Australia’s Catholic bishops say the issues surrounding the proposed Aboriginal and Torres Strait Islander Voice “are not just political”, but are also “moral and ethical”, in a statement ahead of next month’s referendum.
In Towards the Referendum, the bishops encourage all Australians to educate themselves, including by reading the Uluru Statement from the Heart and the bishops’ annual Social Justice Statement. They also invite people to listen to others’ hopes and fears.
As with statements the bishops made earlier this year, there is no advice on whether people should vote Yes or No on the referendum. The bishops instead call for people to consider and seek to understand the country’s past, present and future.
“We need to see the truth of what Aboriginal and Torres Strait Islander peoples have suffered and the disadvantage many experience to this day. Justice demands that we seek to rectify this disadvantage,” the bishops write.
“We urge all Australians to listen to the hopes and fears of each other. We urge people to act in a way that commits to redressing the disadvantage suffered by the Aboriginal and Torres Strait Islander peoples and will allow them to reach their potential, thus promoting reconciliation for the good not just of some, but of the whole nation.”
The statement contains comments from Australia’s first bishop, John Bede Polding, on the harsh mistreatment of Aboriginal and Torres Strait Islander people in the 1840s. It also draws on statements from Pope St John Paul II in Alice Springs in 1986, and Pope Francis more recently.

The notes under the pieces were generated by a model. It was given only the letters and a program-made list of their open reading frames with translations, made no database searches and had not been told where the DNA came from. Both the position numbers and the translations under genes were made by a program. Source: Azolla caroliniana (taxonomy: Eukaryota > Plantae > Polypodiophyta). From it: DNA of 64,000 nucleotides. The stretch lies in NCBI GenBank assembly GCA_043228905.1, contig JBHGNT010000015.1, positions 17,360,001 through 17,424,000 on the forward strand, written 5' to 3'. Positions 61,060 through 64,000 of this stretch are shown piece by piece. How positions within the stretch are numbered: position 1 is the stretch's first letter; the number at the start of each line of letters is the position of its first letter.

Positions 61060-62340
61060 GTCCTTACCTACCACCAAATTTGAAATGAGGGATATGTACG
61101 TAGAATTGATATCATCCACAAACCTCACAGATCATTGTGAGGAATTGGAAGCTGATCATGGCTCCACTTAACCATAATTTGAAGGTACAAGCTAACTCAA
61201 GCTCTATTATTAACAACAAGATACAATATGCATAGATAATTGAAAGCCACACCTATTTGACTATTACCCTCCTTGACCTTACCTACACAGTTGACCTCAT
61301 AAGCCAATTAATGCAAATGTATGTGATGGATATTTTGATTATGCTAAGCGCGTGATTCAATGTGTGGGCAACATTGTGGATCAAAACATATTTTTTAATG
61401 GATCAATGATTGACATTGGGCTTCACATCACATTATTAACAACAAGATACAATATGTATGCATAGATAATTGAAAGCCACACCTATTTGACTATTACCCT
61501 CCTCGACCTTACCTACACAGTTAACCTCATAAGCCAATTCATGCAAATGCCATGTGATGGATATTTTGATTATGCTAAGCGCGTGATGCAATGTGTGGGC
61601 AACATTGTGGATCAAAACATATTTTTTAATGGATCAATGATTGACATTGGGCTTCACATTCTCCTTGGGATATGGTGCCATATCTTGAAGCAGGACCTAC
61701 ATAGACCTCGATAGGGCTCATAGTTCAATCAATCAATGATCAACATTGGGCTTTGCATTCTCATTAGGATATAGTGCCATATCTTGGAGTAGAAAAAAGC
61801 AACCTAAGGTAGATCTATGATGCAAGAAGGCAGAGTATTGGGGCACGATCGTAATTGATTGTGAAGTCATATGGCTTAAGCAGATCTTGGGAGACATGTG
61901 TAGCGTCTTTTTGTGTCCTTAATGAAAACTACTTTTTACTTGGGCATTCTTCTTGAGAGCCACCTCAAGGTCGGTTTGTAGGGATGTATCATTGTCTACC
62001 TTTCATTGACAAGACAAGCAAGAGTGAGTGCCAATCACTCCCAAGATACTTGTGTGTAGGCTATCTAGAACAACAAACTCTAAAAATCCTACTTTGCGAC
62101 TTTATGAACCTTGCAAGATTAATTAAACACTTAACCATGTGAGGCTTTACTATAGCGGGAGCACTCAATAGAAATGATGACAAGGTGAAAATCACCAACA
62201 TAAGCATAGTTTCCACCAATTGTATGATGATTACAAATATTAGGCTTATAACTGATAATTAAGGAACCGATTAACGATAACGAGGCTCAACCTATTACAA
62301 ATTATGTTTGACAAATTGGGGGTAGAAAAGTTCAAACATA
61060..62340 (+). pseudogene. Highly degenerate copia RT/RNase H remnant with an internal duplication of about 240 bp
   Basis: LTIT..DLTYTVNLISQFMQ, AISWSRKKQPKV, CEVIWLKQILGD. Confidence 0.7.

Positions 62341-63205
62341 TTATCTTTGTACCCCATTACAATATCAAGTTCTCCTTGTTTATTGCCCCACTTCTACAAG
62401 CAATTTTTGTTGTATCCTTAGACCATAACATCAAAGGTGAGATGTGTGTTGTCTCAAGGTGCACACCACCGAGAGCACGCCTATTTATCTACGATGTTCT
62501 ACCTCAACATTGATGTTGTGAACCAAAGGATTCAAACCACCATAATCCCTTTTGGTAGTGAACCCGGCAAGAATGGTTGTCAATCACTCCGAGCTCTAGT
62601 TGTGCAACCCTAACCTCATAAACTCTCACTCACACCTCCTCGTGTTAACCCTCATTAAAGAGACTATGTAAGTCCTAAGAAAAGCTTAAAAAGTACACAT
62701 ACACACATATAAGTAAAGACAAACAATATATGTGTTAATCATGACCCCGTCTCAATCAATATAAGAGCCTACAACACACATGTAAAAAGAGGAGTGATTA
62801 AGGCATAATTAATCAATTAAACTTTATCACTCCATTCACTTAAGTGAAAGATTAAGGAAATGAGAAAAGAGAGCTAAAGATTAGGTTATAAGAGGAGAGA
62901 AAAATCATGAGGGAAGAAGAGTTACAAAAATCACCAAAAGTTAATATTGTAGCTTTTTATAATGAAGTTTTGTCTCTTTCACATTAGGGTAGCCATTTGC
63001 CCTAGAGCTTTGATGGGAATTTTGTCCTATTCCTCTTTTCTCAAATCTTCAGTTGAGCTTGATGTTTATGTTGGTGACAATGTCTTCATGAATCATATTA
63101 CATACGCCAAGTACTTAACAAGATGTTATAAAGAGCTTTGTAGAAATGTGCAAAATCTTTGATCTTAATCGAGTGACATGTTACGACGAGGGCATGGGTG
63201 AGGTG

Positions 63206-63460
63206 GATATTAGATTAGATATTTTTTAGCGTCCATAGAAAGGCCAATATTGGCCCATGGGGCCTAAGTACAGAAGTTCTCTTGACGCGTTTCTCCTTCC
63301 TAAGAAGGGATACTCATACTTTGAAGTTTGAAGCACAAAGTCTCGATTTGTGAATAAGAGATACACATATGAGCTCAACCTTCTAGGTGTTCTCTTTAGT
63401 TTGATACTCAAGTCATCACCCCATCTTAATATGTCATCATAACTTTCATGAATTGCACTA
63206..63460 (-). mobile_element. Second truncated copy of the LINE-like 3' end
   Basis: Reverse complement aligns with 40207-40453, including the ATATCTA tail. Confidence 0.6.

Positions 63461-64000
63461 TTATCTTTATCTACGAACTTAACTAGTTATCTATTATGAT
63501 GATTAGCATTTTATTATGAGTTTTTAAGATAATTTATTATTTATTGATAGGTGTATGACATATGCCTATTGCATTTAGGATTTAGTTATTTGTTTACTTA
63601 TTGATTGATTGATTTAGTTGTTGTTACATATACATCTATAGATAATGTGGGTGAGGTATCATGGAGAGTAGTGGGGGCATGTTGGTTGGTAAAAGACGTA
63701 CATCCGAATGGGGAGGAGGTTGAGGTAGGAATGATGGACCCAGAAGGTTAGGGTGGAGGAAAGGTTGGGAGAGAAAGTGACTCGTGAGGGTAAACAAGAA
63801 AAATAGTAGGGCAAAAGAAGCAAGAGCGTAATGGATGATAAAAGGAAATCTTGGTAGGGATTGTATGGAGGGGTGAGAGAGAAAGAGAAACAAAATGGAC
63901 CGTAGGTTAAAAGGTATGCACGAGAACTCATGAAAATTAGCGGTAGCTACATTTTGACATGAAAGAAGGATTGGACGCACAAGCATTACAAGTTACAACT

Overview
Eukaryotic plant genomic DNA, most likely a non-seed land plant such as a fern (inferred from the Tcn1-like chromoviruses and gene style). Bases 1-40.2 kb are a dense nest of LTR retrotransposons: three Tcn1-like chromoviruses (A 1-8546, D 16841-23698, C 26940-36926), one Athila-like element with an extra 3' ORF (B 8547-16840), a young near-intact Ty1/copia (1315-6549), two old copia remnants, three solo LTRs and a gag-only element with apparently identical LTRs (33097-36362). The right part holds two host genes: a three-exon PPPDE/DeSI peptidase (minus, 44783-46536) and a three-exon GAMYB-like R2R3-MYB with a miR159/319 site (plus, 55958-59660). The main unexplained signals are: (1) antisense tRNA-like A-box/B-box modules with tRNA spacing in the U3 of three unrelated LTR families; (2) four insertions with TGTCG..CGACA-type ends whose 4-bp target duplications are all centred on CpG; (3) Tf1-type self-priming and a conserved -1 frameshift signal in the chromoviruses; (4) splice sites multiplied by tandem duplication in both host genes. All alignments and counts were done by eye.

The bishops conclude the statement by imploring the Holy Spirit, “who opens locked doors”, to “give us light and strength to keep working for a better and more equitable Australia”.
In May, the Australian Catholic Bishops Conference issued a statement on the Voice, calling for the debate to be conducted civilly and respectfully. They acknowledged that Australians have differing views on the referendum and the expected outcomes were it to succeed.
The bishops’ 2023-24 Social Justice Statement, published in August, called for a “new engagement” with Aboriginal and Torres Strait Islander peoples, “an engagement which involves a commitment to listen to our Aboriginal and Torres Strait Islander sisters and brothers and to learn from them”.
“This listening and learning and the actions which flow from them must be grounded in a spirit of love if there is to be a change for the better,” the statement said.
At the statement’s launch, Bishops Commission for Social Justice, Mission and Service chair Bishop Vincent Long OFM Conv said people need to listen to First Nations people “with deep respect and learn from them about what needs to be done to improve their situations”.
“We need to walk with them, day by day, and work with them to bring about change for the better – for their people and for all of us,” he said.
“Strengthening our relationship with our First Peoples is integral and indeed critical to the strengthening of the whole nation.”
With thanks to the ACBC.